Just as Alice fell down the rabbit hole and found herself in another land with many a strange creature, scientists currently believe that deep below Earth’s surface is another world teeming with miniscule worms and microbes. First, however, let us take a look at the above-ground bacterial world. While the world human population is estimated to be just about six billion or so right now, the world bacteria population is over five million trillion trillion individuals. And that is a statistic from 1998. This number includes the bacteria that exist in the environment and the bacteria that reside inside organisms, such as the Escherichia coli that have taken up residence inside our large intestines. As a review, bacteria are prokaryotic, meaning that unlike eukaryotes, their DNA is not enclosed in a nucleus, and they have no organelles. More than half of the life on Earth is composed of bacteria.
Now, back to these underworld bacteria: Robert Hazen, of the Deep Carbon Observatory, says that these bacteria could be residing in locations about six to twenty miles beneath the Earth’s surface. For example, in China, microbes have been found six kilometers below the Songliao basin. Researchers have also found worms one kilometer below the surface in South Africa. The question then arises about how in the world these organisms could survive in such adverse conditions like being in an environment sans oxygen. Well, the newly found bacteria can survive without oxygen and archaea can depend on ammonia or sulphur for nutrients.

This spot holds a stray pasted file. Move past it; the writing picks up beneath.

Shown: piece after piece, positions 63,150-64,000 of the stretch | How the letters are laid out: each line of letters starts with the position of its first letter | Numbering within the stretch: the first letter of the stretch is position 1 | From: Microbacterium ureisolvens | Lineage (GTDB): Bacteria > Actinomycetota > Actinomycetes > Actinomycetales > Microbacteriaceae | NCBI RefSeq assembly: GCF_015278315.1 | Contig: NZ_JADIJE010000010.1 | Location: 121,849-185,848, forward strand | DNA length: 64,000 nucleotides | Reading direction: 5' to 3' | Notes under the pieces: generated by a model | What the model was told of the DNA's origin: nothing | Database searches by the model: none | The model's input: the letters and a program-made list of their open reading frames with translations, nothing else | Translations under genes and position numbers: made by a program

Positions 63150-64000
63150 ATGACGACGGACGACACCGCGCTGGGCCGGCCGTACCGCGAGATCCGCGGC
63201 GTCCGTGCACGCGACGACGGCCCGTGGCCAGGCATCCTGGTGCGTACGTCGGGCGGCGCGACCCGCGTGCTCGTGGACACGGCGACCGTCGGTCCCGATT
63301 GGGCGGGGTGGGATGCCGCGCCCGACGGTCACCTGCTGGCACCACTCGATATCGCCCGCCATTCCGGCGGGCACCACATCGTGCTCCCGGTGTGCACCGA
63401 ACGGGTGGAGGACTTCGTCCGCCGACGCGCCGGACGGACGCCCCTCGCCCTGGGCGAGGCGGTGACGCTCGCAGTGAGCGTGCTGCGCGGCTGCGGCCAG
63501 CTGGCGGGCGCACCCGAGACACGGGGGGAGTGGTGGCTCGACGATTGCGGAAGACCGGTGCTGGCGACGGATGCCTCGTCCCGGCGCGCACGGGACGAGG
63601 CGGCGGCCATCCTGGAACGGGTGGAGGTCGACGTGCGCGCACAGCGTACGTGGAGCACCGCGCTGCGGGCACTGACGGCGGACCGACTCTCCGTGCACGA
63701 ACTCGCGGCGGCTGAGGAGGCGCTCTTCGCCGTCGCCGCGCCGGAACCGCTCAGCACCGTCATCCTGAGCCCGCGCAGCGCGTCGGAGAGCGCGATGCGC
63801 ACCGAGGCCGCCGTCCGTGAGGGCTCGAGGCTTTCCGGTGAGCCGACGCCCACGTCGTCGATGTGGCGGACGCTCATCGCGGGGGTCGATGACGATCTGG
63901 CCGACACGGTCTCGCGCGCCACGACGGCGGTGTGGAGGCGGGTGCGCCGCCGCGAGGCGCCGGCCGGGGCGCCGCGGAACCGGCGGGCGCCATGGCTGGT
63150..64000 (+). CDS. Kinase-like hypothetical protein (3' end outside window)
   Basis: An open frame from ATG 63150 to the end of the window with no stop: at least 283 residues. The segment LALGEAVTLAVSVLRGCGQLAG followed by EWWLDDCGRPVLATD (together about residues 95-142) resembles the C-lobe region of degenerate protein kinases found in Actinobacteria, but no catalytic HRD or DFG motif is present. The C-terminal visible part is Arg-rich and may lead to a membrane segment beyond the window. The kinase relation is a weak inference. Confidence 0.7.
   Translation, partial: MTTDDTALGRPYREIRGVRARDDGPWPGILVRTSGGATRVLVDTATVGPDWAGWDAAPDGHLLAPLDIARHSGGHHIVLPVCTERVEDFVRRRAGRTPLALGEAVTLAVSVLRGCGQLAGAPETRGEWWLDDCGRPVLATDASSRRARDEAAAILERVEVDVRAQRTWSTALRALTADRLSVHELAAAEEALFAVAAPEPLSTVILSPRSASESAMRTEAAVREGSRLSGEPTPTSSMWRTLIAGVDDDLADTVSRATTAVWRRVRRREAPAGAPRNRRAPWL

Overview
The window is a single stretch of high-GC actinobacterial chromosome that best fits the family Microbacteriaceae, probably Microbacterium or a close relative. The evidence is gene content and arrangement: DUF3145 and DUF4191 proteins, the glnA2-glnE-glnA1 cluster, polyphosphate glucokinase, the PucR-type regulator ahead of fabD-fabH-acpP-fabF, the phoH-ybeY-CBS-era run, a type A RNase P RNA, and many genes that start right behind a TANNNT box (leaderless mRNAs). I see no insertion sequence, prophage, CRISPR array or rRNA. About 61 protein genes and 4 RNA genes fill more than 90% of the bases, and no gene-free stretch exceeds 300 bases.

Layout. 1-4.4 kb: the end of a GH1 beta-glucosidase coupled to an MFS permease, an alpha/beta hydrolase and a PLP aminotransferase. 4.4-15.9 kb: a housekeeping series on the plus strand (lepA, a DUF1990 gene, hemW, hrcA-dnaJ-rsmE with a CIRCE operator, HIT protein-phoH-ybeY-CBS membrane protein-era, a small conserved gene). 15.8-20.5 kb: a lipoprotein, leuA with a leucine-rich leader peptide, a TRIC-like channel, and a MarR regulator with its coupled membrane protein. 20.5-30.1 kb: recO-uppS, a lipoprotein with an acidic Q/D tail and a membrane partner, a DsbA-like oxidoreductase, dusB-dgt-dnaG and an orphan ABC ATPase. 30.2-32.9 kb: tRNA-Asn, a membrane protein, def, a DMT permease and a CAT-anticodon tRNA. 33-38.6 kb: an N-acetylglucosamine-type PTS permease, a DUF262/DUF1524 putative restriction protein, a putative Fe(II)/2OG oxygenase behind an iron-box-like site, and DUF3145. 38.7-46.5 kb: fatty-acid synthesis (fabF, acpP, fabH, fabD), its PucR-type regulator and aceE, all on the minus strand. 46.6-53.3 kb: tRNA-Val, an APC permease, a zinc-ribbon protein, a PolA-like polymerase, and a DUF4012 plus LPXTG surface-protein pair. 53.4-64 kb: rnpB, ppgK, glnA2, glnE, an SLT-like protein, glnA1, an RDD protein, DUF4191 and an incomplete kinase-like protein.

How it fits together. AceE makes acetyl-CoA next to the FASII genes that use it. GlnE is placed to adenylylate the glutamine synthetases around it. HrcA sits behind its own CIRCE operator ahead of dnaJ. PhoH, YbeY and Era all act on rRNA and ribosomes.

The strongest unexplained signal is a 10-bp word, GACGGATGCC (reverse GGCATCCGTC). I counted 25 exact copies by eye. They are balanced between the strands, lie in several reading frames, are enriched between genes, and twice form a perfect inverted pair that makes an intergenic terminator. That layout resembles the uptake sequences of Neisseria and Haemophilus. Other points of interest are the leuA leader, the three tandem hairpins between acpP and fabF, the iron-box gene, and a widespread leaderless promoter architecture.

Not only are these creatures found in these subterranean places, but researchers currently speculate that they may be millions of years old, remaining in a non-dividing state for so long that they seem as if they are dead! Such creatures could go millions of years without undergoing division. How incredible–a world seemingly stuck in time. Hazen is also considering an alternative view of how life began, believing that life, rather than springing up on the surface, has subterranean roots due to the evidence that this sort of environment has the components for life: energy, water, and carbon. Hazen even takes this hypothesis so far as to say that it could be possible that life on Earth came from Martian life in that life forms living on asteroids (an environment similar to underground Earth) from Mars could have immigrated to Earth post asteroid collisions. Further research into such a hypothesis could bring about dramatic shifts in the current ideas about the evolution of Earth and its life.
Written by Aishwarya Vishwanath.